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JOURNAL ARTICLE

Occipitocervical fusion via occipital condylar fixation: a clinical case series

Amir Ahmadian, Elias Dakwar, Fernando L Vale, Juan S Uribe
Journal of Spinal Disorders & Techniques 2014, 27 (4): 232-6
24866907

STUDY DESIGN: Retrospective review/case series.

OBJECTIVE: This study aims to present the clinical feasibility of condylar fixation in occipitocervical (OC) fusion. Here, we present the largest clinical series to date of patients who underwent OC fusion via cervicocondylar fixation using a polyaxial screw/rod construct.

SUMMARY OF BACKGROUND DATA: The novel technique using the occipital condyles as the sole cranial fixation point has been described. Both cadaveric and biomechanical studies, in recent literature, have shown technical feasibility and surgical safety of condylar fixation.

METHODS: We retrospectively reviewed a prospectively acquired database of all patients treated with OC fusion via cervicocondylar fixation at our institution between 2007 and 2011. All patients were scheduled for follow-up postoperatively at weeks 2, 6, 12, 24, and annually thereafter. Outcome measures included estimated blood loss, operative time, complications, integrity of the construct, and fusion rates. Exclusion criteria included condylar fracture, previous cervical fusion, or vertebral artery injury. Enrolled patients subsequently underwent posterior OC fixation using occipital condyle, C1 lateral mass, and/or C2 pars interarticularis screw fixation. Subaxial cervical fixation consisted of lateral mass screw placement. Intraoperative fluoroscopy and hypoglossal monitoring were used.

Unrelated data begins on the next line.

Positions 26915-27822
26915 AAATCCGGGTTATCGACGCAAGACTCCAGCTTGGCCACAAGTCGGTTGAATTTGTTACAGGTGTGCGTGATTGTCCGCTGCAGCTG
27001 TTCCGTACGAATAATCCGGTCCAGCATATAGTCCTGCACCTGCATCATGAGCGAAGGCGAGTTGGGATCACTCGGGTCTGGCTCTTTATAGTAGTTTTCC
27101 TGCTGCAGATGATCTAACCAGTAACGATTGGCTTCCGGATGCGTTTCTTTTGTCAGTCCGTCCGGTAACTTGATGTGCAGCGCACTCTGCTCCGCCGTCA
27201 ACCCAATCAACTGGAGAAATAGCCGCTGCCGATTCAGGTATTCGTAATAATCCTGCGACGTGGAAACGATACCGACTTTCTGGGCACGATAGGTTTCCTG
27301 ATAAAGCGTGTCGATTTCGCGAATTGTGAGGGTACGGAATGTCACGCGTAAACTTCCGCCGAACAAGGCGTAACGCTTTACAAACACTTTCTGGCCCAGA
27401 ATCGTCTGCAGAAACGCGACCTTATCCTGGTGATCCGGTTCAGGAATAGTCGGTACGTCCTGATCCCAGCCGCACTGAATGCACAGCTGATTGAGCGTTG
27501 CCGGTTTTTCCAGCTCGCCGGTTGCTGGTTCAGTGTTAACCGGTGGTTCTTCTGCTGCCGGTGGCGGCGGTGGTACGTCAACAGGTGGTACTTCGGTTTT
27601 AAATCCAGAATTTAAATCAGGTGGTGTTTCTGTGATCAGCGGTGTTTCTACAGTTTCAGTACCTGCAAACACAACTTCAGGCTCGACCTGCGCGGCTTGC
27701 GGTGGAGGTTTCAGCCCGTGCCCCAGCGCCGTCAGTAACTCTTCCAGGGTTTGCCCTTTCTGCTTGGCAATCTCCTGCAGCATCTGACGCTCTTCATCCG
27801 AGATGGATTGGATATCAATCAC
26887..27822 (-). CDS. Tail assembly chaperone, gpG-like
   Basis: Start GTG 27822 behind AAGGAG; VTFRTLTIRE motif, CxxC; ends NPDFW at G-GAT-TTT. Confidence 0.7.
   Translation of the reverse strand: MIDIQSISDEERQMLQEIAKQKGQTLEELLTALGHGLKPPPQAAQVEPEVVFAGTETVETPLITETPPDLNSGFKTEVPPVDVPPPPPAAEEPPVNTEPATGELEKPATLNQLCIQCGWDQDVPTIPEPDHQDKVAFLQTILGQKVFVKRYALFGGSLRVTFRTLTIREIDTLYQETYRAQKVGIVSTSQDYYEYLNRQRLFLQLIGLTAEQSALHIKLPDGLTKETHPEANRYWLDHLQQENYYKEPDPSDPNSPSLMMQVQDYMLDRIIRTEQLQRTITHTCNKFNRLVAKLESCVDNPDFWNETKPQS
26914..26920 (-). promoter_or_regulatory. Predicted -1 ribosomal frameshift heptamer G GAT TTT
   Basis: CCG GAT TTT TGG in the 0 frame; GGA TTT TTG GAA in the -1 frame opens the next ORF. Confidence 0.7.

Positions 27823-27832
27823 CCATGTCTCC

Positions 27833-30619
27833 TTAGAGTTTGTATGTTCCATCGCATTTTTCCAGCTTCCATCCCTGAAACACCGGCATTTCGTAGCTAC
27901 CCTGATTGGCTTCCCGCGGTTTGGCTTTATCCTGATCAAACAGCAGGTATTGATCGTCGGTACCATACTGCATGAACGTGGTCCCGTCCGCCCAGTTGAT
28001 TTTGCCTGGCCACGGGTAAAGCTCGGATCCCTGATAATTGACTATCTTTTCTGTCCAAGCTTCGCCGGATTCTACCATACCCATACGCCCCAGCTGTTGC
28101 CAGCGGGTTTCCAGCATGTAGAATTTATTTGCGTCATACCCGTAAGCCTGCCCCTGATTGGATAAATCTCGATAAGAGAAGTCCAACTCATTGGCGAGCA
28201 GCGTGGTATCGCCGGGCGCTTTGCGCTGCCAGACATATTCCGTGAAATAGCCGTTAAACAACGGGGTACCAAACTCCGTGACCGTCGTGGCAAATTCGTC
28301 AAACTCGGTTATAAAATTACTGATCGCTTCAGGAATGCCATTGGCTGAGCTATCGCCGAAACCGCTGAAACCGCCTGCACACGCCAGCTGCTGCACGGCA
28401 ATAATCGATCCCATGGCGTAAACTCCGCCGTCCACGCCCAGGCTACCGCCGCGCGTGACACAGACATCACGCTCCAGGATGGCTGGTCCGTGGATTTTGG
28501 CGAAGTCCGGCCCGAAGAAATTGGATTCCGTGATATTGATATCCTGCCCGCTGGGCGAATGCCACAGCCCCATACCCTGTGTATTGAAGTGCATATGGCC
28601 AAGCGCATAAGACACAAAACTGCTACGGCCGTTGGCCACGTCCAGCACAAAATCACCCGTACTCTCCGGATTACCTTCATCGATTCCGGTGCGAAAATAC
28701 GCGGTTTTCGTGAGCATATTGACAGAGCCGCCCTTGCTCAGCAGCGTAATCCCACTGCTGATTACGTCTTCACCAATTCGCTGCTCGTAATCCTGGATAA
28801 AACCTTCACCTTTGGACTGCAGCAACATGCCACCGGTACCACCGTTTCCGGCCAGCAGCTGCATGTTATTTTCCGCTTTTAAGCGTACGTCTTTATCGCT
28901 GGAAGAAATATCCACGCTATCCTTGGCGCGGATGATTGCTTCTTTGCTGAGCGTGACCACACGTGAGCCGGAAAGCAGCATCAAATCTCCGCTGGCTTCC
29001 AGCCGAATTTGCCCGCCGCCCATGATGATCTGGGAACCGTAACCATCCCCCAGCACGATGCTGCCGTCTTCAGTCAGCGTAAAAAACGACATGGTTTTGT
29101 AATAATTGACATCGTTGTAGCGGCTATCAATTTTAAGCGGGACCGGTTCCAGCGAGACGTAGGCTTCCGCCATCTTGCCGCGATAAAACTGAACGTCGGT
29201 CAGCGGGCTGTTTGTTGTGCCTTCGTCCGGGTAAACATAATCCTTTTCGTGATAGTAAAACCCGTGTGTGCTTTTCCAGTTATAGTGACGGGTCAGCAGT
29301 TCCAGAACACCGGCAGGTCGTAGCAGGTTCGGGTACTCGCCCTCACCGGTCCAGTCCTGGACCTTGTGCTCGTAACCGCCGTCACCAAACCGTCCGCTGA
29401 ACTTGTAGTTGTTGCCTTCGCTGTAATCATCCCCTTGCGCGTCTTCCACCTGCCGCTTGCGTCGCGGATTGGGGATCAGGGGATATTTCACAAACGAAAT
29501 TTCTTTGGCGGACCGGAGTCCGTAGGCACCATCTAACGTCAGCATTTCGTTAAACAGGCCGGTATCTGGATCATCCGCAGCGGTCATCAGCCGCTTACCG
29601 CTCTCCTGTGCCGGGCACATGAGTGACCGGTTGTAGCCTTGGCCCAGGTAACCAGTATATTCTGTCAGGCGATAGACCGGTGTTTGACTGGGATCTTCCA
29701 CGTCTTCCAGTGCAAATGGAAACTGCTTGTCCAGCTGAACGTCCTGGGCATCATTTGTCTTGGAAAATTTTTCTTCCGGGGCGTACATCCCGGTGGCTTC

RESULTS: We identified 12 consecutive patients who underwent OC fusion using the occipital condyle as the cranial fixation point using polyaxial screws. The mean operative time was 283 minutes (192-416). The mean total blood loss was 229 mL (100-400). Mean follow-up was 21.4 months (4-39). One patient suffered from a superficial wound infection. There were no neural or vascular complications. Radiographic evidence of OC fusion was noted for all patients with >6-month follow-up.

CONCLUSIONS: OC fusion using occipital condylar screws is a feasible alternative to current occipital plate fixation. Condylar screw fixation can be performed safely with successful arthrodesis as a treatment for OC instability in patients.

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